Description

Solidarity Stories

An Oral History of the ILWU

Harvey Schwartz

  • Published: 2009
  • Subject Listing: History, Labor Studies
  • Bibliographic information: 352 pp., 50 illus., 6 x 9 in.
  • Contents

The International Longshore and Warehouse Union, born out of the 1934 West Coast maritime and San Francisco general strikes under the charismatic leadership of Harry Bridges, has been known from the start for its strong commitment to democracy, solidarity, and social justice. In this collection of firsthand narratives, union leaders and rank-and-file workers - from the docks of Pacific Coast ports to the fields of Hawaii to bookstores in Portland, Oregon - talk about their lives at work, on the picket line, and in the union.

Workers recall the back-breaking, humiliating conditions on the waterfront before they organized, the tense days of the 1934 strike, the challenges posed by mechanization, the struggle against racism and sexism on the job, and their activism in other social and political causes. Their stories testify to the union's impact on the lives of its members and also to its role in larger events, ranging from civil rights battles at home to the fights against fascism and apartheid abroad.

Solidarity Stories is a unique contribution to the literature on unions. There is a power and immediacy in the voices of workers that is brilliantly expressed here. Taken together, these voices provide a portrait of a militant, corruption-free, democratic union that can be a model and an inspiration for what a resurgent American labor movement might look like. The book will appeal to students and scholars of labor history, social and economic history, and social change, as well as trade unionists and anyone interested in labor politics and history.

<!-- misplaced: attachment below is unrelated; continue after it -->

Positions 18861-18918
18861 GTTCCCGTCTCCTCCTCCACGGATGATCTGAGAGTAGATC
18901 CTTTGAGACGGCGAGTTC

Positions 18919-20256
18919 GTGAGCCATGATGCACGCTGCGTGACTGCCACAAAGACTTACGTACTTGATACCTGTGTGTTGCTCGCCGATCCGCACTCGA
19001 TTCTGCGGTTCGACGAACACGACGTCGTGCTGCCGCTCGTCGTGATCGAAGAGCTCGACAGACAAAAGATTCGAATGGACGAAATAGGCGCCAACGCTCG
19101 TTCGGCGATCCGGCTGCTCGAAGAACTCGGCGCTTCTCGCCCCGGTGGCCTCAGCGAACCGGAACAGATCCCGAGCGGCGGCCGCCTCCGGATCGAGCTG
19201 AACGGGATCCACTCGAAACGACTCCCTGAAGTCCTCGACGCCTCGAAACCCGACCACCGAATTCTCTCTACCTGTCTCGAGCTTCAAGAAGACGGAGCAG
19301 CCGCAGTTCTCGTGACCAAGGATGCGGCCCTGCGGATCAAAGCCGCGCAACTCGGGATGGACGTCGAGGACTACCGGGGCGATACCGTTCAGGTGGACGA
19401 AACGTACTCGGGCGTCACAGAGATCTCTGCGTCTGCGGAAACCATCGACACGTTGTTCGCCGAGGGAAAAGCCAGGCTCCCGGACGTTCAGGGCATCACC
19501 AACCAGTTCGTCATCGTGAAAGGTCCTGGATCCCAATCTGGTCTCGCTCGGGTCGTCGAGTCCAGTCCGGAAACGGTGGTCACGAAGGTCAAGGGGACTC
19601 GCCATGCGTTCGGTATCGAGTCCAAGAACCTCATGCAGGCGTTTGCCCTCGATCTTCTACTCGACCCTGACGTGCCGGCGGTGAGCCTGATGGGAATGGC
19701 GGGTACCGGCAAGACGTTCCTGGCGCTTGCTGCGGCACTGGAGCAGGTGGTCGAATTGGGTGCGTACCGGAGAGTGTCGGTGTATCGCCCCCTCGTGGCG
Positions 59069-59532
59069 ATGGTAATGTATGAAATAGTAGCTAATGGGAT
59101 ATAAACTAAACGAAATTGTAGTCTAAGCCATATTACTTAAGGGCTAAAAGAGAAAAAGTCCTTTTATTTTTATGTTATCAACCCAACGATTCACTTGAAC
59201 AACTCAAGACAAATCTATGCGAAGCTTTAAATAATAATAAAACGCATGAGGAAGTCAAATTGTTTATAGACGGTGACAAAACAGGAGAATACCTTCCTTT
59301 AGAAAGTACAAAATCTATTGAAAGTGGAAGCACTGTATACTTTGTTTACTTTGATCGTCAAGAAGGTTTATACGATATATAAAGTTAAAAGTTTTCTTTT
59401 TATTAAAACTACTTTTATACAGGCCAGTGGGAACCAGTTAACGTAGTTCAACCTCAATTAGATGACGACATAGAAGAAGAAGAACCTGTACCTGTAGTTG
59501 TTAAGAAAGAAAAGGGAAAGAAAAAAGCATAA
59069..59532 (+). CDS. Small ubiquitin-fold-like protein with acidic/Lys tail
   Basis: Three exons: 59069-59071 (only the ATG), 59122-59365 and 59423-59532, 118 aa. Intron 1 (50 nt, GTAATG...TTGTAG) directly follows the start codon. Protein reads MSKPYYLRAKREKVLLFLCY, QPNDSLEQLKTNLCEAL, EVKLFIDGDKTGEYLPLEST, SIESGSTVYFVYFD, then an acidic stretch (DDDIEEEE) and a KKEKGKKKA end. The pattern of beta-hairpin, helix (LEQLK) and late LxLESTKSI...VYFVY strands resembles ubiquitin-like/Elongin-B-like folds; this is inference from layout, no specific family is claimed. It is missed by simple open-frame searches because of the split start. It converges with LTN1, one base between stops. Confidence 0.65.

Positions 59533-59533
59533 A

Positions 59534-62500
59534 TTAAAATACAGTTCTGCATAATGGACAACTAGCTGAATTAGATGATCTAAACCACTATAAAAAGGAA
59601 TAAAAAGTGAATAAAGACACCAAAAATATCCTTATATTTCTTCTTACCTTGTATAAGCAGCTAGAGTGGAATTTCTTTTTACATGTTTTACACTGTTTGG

Harvey Schwartz is an oral historian at the Labor Archives and Research Center, San Francisco State University, and curator of the Oral History Collection, ILWU Library.

"Harvey Schwartz is the dockworkers' Studs Terkel. Solidarity Stories is right up there with the best of Terkel's books, an inspiring account in their own words of how the men and women working the Pacific Coast docks and beyond built a great union and won dignity and fair pay on the job. Schwartz's oral history is so well organized and fully annotated that it rises to the level of a genuine history of the International Longshore and Warehouse Union."
-David Brody, professor emeritus, University of California, Davis

"An engaging and revealing story about the 'making' of one of our country's most democratic and progressive unions - a story of the past that speaks powerfully to the challenges facing labor today."
-Howard Kimeldorf, University of Michigan

Contents
Abbreviations
Introduction

1. Longshore: The San Francisco Bay Area
Harry Bridges: The Beginning of the Union, 1924-1933
Harry Bridges: The Coming of the Big Strike, 1933-1934
Harry Bridges: Victory in 1934
Sam Kagel: Union Advocate, 1934
Bill Chester: Civil Rights Leader
Cleophas Williams: African American President
Whitey Kelm: Red-Hot Union Man
Sam Kagel: Coast Arbitrator, 1948-1999
Herb Mills: The Asbestos War, 1972-1978

2. Longshore: The Los Angeles and Long Beach Harbors
Rough Conditions Before the Union, 1923-1934
Conflict and Triumph, 1934
The Mexican American Struggle, 1934-1960
Walter Williams: Fighter for African American Equality, 1943-1970
Two White Guys Oppose Discrimination, 1937-1949
Bill Ward: Sixty-five Years with the Union

3. Longshore, Shipboard, and Bookstores: The Pacific Northwest and Canada
Marvin Ricks: The 1934 Strike in Portland
Union Struggles in North Bend and Coos Bay, Oregon, 1920-1940
Valerie Taylor: Auxiliary President, 1949-1973
Jerry Tyler: Seattle Activist
Phil Lelli: Longtime Tacoma Leader
Ike Morrow: Tacoma's Soul Train Engineer
Defeat and Victory in Canada, 1935-1966
The Inlandboatmen's Union Joins the ILWU, 1978-1987
Mary Winzig: The Powell's Books Organizing Drive, 1998-2000

4. Warehouse and Cotton Compress: California
The "March Inland" in the San Francisco Bay Area, 1934-1938
Sam Kagel: Representing the Union, 1934-1939